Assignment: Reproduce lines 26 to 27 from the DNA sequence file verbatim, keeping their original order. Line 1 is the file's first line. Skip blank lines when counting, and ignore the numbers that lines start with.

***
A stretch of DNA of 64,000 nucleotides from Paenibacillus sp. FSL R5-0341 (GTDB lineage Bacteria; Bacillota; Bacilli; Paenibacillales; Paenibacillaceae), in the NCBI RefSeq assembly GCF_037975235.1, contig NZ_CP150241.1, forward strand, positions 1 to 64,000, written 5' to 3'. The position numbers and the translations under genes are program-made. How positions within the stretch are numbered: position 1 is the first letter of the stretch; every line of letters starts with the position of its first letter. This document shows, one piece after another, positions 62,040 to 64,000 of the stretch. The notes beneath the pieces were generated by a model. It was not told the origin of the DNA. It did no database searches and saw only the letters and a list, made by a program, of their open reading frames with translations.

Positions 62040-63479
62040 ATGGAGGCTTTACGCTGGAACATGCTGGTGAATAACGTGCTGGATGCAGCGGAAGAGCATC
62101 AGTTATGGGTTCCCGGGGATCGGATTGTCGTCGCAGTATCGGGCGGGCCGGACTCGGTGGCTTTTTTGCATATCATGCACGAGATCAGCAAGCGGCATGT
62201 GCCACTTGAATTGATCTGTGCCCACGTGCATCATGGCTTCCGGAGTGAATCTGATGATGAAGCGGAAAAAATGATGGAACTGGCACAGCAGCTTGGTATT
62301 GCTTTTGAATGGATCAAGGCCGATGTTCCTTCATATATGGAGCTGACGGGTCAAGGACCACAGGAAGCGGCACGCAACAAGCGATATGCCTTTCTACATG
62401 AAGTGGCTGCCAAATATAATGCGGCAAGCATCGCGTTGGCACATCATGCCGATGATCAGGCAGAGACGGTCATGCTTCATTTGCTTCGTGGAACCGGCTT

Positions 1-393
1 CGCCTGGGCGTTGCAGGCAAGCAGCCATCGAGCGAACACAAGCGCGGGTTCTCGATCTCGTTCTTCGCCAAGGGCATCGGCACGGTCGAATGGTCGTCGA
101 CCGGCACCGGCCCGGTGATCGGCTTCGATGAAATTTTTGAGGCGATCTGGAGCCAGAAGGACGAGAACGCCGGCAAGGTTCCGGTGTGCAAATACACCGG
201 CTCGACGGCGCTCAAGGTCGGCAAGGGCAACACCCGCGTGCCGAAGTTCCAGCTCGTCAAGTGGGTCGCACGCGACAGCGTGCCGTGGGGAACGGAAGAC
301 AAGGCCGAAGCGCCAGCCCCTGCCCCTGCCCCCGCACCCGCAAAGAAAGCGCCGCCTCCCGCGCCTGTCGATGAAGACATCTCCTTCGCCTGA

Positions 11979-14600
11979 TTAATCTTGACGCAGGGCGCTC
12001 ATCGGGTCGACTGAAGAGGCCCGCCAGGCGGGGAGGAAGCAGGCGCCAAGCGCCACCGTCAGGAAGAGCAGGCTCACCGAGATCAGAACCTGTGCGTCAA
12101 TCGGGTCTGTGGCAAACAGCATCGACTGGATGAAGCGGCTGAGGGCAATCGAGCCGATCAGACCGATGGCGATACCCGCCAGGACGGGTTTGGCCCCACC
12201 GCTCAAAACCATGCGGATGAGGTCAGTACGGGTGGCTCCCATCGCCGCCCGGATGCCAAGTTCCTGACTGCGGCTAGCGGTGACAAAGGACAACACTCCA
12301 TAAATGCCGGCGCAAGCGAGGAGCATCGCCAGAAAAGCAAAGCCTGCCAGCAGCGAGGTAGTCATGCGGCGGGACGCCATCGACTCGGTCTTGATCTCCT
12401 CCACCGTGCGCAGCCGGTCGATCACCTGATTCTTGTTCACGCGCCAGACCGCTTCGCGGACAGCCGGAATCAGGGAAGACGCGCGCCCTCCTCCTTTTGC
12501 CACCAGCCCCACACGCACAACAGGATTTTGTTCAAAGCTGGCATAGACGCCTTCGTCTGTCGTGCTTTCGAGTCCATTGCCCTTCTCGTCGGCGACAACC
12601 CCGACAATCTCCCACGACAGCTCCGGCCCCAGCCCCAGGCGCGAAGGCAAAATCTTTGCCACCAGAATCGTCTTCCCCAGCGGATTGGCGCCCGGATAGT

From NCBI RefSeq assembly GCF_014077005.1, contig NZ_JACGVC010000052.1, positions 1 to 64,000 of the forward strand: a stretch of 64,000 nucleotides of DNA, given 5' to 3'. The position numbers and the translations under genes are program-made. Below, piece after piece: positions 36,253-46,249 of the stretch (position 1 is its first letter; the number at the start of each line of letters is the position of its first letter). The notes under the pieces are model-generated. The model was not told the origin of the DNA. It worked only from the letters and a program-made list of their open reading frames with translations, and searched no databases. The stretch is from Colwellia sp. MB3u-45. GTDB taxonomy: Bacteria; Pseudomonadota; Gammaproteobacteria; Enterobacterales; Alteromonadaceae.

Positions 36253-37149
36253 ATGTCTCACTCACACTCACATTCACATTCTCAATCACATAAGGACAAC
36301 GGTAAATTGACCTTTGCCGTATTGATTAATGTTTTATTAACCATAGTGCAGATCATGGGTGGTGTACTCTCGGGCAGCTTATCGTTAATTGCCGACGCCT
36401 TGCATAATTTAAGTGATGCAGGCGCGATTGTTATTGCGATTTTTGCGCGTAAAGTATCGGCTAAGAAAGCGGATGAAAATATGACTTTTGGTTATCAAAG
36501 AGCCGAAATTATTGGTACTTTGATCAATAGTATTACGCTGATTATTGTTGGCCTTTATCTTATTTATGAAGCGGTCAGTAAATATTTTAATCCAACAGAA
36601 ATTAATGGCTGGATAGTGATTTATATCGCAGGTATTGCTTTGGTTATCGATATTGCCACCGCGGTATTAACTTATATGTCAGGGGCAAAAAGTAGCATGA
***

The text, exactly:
36401 TGCATAATTTAAGTGATGCAGGCGCGATTGTTATTGCGATTTTTGCGCGTAAAGTATCGGCTAAGAAAGCGGATGAAAATATGACTTTTGGTTATCAAAG
36501 AGCCGAAATTATTGGTACTTTGATCAATAGTATTACGCTGATTATTGTTGGCCTTTATCTTATTTATGAAGCGGTCAGTAAATATTTTAATCCAACAGAA